This panel discussion unpacked the ways in which racism and discrimination present themselves in our society.
Panelists discussed how each of us can be a stronger ally and anti-racist on and off campus. We delved into ways to safely talk about race and discrimination and explored how post-secondary institutions can transform themselves into more inclusive spaces for staff and students.
This panel was presented in partnership with the RRC Polytech Students Association. Ginger Arnold, an Instructor in Social Innovation and Community Development, moderated the discussion.
Eternity Martis is an award-winning Toronto-based journalist whose work covers racial injustice, gender-based violence, health and reproductive rights, relationships, and identity politics. Her work has appeared in The Huffington Post, VICE, Chatelaine, Maclean’s, Salon, The Walrus, and more, and has been taught at universities, transformed newsrooms, and changed policies on anti-Black racism in Canada. She is the author of They Said This Would Be Fun, a book about race, campus life, and growing up.
Jason Mercredi is of Misipawistik Cree Nation, Ininnu descent. He holds a degree from Queen’s University’s Faculty of Law with a focus on Aboriginal Law. His work focuses on advancing Indigenous rights and Indigenous sovereignty through research, and on supporting First Nations by helping them understand their rights and current realities, and by rebuilding Indigenous governance systems.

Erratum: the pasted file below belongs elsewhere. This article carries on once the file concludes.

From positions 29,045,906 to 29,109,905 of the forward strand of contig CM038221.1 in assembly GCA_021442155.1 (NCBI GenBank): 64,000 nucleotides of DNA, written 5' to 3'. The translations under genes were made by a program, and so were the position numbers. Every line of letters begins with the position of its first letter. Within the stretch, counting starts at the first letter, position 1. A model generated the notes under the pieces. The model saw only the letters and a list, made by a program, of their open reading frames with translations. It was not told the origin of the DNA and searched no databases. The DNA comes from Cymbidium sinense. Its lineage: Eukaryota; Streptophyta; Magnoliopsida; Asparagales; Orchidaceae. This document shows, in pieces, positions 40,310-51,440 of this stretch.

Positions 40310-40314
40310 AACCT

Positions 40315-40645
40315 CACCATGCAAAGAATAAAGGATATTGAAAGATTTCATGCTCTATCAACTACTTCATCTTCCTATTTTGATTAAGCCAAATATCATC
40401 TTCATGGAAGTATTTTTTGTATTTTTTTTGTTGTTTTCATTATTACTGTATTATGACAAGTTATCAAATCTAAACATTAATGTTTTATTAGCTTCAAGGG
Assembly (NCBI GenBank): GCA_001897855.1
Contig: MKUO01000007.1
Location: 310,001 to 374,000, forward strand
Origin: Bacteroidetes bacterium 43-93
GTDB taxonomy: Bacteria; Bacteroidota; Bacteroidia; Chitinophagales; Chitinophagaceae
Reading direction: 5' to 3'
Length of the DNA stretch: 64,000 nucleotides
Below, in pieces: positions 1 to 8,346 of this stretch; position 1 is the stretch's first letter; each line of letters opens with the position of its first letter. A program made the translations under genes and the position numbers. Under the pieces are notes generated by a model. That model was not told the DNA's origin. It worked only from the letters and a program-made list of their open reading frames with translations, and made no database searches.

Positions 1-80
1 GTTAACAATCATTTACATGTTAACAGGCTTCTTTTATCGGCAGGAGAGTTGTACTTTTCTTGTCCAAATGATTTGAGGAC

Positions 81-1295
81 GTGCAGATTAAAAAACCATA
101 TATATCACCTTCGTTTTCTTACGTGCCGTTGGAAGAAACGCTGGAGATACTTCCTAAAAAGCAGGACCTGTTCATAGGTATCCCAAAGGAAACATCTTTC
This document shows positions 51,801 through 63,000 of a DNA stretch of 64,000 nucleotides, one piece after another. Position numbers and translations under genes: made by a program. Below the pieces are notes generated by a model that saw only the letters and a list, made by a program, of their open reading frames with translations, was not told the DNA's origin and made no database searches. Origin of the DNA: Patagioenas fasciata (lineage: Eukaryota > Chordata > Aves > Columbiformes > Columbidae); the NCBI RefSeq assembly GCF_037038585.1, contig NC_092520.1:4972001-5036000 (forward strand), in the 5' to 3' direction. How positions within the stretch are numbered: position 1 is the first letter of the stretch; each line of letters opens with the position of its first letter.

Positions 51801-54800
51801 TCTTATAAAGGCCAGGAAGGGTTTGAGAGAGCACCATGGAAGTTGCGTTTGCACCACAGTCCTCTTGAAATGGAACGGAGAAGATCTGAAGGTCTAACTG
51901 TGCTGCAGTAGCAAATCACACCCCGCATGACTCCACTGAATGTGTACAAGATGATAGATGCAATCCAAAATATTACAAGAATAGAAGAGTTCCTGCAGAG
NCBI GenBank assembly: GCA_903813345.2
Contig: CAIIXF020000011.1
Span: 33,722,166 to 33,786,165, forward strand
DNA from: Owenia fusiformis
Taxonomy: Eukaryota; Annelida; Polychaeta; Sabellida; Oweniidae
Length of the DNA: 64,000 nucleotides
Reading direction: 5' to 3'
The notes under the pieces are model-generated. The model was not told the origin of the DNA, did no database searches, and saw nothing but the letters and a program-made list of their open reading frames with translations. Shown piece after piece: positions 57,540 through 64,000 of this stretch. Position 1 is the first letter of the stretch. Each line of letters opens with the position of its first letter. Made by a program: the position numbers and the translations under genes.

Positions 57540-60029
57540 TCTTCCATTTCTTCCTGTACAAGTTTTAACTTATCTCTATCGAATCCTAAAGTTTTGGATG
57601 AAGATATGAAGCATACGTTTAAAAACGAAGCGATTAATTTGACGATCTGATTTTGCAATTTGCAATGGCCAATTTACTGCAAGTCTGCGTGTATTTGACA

Zilla Jones is a criminal defense lawyer and proprietor of the Winnipeg firm Jones Law Office. She specializes in challenging abuses of police authority at disciplinary hearings and public inquests, and has appeared at all levels of court in Manitoba and the Supreme Court of Canada. She is active in numerous community organizations and boards.
- Resource and Resolution Advisor
- Counselling/Mental Health Supports
- Indigenous Supports
- Elder Supports
- Employee and Family Assistance Program for RRC Polytech Staff
- If you are seeking BIPOC (Black, Indigenous and People of Color) mental health resources within Winnipeg, please refer to the BIPOC Mental Health Workers Resource List.
- For diversity-related supports or to get involved in the anti-racism discussions/work at the College, please reach out to email@example.com.
Interested in learning more about Anti-Racism and Reconciliation?
RRC Polytech Library Reading Lists and Resources
- Anti-Racism Learning Toolkit
- Cinematic Journeys Through Truth and Reconciliation Week
- Residential Schools: Resources